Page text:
The DECO BUTTERFLY is 1 7/8?long and 1 ½?wide on heavy black glass and has many dark, iridescent colors which brings up an interesting statement by Rose Presznick concerning these heads. She lists them in green, blue and purple, but says they all are on a red, black glass base. She must be describing the iridized result which we know varies from item to item. When looking for color from Presznick be wary. I have not seen this pin nor heard of it in any base color other than black.
Rather than Top of the Walk or Chanticleer, ROOSTER simplifies and ends confusion, seeming to be the best name to use! This head is 1 ½?across and is found in white, marigold, aqua, ice blue, green, purple and a good red. During the time they were in use many of these heads had been treated with a flat black paint around the rooster and red enamel on the comb. When boxes were discovered in a 搘arehouse find?at a later time, none of the pins had been treated with black paint. They must not have shown up well unless emphasized by the blackness. The iridescence is good under the black paint. If you wish to remove it, use fingernail polish remover.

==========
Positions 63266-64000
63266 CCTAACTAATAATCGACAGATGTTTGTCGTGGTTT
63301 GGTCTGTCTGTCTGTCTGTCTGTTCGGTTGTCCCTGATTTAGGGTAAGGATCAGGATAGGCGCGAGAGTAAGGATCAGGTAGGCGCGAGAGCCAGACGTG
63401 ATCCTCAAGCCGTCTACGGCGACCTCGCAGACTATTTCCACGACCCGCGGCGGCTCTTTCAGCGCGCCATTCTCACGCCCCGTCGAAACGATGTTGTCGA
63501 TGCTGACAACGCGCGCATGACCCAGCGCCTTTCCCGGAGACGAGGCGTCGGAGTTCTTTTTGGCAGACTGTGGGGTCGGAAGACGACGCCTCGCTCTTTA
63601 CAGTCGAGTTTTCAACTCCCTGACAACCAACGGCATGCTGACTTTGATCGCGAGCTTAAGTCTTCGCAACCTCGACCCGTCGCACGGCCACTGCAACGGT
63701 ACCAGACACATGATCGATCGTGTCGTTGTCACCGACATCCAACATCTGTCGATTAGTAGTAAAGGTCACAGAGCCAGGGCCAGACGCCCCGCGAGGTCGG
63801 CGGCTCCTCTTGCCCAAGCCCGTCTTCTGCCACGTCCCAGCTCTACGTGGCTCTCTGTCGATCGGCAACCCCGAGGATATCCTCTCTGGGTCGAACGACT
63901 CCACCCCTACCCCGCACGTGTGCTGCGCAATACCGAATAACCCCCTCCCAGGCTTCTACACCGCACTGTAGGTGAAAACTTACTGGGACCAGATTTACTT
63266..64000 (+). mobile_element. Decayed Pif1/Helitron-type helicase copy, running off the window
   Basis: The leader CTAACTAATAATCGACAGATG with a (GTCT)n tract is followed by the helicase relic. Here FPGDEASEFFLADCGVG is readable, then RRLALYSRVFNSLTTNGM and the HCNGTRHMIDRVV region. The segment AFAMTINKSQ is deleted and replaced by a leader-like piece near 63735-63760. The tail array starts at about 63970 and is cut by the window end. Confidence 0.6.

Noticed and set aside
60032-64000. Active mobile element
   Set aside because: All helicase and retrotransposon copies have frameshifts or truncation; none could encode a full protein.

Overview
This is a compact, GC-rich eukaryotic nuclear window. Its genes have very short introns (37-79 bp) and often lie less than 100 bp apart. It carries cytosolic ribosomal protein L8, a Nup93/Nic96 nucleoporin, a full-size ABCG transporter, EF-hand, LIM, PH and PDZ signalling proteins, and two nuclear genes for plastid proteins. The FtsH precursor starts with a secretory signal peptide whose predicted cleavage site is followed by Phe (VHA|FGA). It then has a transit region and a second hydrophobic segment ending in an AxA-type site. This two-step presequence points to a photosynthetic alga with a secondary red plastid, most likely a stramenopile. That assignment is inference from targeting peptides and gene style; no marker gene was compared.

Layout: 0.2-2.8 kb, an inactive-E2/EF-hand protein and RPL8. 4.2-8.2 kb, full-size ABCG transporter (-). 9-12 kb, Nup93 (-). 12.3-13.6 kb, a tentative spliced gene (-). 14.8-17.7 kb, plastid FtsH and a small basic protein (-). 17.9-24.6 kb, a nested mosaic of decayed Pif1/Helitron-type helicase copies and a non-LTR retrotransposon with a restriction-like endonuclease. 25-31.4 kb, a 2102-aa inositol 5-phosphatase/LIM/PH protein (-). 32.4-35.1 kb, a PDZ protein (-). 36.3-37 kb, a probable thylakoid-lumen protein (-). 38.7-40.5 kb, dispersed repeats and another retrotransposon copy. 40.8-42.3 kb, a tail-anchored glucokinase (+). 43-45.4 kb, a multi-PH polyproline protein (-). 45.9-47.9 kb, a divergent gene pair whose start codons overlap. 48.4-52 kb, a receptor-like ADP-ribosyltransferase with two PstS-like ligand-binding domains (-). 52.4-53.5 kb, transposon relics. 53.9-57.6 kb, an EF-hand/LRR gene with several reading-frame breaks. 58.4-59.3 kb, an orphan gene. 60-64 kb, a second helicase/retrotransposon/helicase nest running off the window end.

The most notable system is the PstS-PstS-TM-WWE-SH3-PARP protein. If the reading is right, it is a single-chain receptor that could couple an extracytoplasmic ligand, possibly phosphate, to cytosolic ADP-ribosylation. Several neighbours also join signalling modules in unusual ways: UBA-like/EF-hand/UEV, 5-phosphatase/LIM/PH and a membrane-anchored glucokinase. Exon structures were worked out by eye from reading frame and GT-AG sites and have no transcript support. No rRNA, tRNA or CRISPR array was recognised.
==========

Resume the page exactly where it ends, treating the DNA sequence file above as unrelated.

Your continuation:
SUN'S UP displays another rooster facing the opposite direction, standing on a well-defined, many rayed sun, with no decorative edge on the pin head.
Carnival Glass collectors who collect hatpins and holders recognize three hatpin holders without question. On the subject of the fourth, however, there are varying opinions, so it is to that end that this article is being written.
The three most readily recognized are Orange Tree and Butterfly and Berry by Fenton, and Grape and Cable by Northwood. The distinctive feet on these holders would tell you what they were if the patterns were worn off!